“The Spirit of the Sea” crew arrived in Hanalei Bay on Wednesday, July 5th in seven double-hulled voyaging canoes from a large smattering of South Pacific locations. They are voyaging throughout the Pacific Ocean using only the stars, the ocean, and the surrounding wildlife to navigate.
Each canoe sailed with 16 crew members. Chiefs and crew members on board the seven canoes arrived in Hanalei Bay from Tahiti, New Zealand, Cook Islands, Fiji, Samoa, Tahiti, Kiribati, Papua New Guinea, Solomon Islands, Tonga and Vanuatu. They brought with them one important one message:
“We are all family in the vast ocean of the Pacific.”
“Sailing together, we seek the wisdom of our ancestors and the knowledge of scientists to keep the Pacific healthy and give our grandchildren a future,” explained one voyager about the purpose of the voyage. The purpose is to bring awareness to the plight of the ocean, and to renew each crew member’s ties to the sea and its life-sustaining strength. “This voyage represents a sustainable way of living and a respectful treatment of the ocean,” he added.
This is the first time that these island nations have sailed in unison; an epic journey of thousands of miles.
Te Mana O Te Moana pays homage to ancient voyagers and their modern counterparts.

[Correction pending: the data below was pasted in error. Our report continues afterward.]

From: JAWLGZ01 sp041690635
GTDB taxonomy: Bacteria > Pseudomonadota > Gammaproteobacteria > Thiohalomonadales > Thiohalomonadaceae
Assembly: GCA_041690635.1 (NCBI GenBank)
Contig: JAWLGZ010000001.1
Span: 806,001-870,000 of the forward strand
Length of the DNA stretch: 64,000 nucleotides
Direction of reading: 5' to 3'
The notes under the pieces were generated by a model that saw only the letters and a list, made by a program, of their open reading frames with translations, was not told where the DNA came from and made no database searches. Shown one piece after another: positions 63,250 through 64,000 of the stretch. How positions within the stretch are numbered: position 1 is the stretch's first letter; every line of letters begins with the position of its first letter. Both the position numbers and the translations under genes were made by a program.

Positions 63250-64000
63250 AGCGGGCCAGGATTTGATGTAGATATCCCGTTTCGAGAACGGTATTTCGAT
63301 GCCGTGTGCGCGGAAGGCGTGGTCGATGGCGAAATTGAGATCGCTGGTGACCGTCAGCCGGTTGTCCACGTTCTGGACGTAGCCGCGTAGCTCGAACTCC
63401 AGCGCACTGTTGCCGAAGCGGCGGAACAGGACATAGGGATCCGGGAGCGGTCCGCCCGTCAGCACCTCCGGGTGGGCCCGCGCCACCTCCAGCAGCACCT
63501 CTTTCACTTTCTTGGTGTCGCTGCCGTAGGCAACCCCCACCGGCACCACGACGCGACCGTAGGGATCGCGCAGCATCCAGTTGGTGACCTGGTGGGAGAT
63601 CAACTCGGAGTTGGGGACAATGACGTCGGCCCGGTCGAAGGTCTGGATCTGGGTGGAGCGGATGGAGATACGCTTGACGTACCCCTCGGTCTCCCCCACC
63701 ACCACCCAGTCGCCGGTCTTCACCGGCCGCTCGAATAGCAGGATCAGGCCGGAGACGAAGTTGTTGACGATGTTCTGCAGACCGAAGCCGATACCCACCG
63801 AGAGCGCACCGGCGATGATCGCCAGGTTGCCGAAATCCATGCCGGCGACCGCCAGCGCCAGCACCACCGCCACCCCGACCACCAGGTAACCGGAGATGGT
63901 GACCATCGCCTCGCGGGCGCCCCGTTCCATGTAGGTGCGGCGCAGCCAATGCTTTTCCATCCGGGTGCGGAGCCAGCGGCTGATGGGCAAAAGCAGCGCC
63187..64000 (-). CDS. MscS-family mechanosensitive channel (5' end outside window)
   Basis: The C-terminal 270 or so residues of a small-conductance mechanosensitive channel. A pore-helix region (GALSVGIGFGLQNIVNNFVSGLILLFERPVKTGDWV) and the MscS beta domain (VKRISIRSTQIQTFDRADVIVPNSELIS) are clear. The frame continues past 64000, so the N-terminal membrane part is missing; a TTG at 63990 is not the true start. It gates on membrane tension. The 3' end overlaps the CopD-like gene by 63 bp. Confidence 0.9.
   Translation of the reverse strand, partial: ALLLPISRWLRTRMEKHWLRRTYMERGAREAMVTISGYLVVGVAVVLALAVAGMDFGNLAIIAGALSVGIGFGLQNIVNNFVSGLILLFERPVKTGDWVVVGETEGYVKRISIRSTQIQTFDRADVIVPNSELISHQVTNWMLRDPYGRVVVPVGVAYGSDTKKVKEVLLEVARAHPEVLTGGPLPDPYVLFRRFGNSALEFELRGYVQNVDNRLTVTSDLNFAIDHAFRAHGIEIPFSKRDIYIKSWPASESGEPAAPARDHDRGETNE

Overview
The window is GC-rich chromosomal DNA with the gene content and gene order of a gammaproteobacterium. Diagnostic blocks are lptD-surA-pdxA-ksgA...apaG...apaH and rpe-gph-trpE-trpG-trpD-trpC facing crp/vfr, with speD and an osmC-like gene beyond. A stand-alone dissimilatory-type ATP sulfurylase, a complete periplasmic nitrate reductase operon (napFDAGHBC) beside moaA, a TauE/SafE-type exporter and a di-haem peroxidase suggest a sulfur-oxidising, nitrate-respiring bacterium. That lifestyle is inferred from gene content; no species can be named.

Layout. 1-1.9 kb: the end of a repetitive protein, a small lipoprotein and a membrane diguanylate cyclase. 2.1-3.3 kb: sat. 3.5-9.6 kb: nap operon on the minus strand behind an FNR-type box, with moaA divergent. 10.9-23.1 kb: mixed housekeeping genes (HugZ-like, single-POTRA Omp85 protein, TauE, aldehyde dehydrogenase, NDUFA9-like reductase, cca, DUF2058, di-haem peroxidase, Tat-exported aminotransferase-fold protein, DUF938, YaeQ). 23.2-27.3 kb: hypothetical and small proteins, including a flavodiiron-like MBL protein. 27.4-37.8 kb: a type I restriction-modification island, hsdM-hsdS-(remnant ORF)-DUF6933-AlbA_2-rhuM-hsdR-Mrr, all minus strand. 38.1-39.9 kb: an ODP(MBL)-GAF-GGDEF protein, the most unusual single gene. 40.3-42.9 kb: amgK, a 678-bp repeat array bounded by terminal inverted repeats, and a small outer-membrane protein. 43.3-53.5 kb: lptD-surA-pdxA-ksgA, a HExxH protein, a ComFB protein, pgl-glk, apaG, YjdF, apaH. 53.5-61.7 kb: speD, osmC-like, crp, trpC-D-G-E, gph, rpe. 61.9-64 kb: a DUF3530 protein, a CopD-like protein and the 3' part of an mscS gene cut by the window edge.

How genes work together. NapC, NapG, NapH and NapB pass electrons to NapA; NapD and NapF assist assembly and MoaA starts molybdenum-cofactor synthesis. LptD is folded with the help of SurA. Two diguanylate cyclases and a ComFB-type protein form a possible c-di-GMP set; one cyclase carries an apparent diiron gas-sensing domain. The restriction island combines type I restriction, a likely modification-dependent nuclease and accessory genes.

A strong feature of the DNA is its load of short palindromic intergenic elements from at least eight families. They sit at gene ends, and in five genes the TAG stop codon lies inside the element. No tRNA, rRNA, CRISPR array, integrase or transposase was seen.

Following in the salty wake of their ancestors, the canoes are part of a resurgence of Polynesian culture initiated by the voyages of the original Hōkūlea.
Hōkūle‘a is a performance-accurate full-scale replica of a Polynesian double-hulled voyaging canoe which was initially launched on March 8, 1975 by thePolynesian Voyaging Society.
Hōkūle‘a gained fame in 1976 by sailing to Tahiti with only Polynesian navigation techniques, essentially without modern navigational instruments.
The goal of the voyage was to support the anthropological theory of the Asiatic origin of native Oceanic people of Polynesia and Hawaii in particular, as the result of purposeful trips through the Pacific, as opposed to passive drifting on currents, or sailing from the Americas.
A secondary goal of the project was to have the canoe and voyage "serve as vehicles for the cultural revitalization of Hawaiians and other Polynesians."
Since the 1976 voyage to Tahiti and back, Hōkūle‘a has completed nine more voyages to destinations in Micronesia, Polynesia, Japan, Canada, and the United States, all using ancient way finding techniques of celestial navigation
Her last completed voyage began 19 January 2007, when Hōkūle‘a left Hawaii with the voyaging canoe Alingano Maisu on a voyage through Micronesia and ports in southern Japan. The voyage was expected to take five months. On 9 June 2007 Hōkūle‘a completed the "One Ocean, One People" voyage to Yokohama, Japan.
On April 5, 2009, Hōkūle‘a returned to Honolulu following a roundtrip training sail to Palmyra Atoll, undertaken to develop skills of potential crewmembers for Hōkūle‘a's eventual circumnavigation, currently planned to commence in 2012.
Story by Sheila Heathcote Photos by Ronald Adams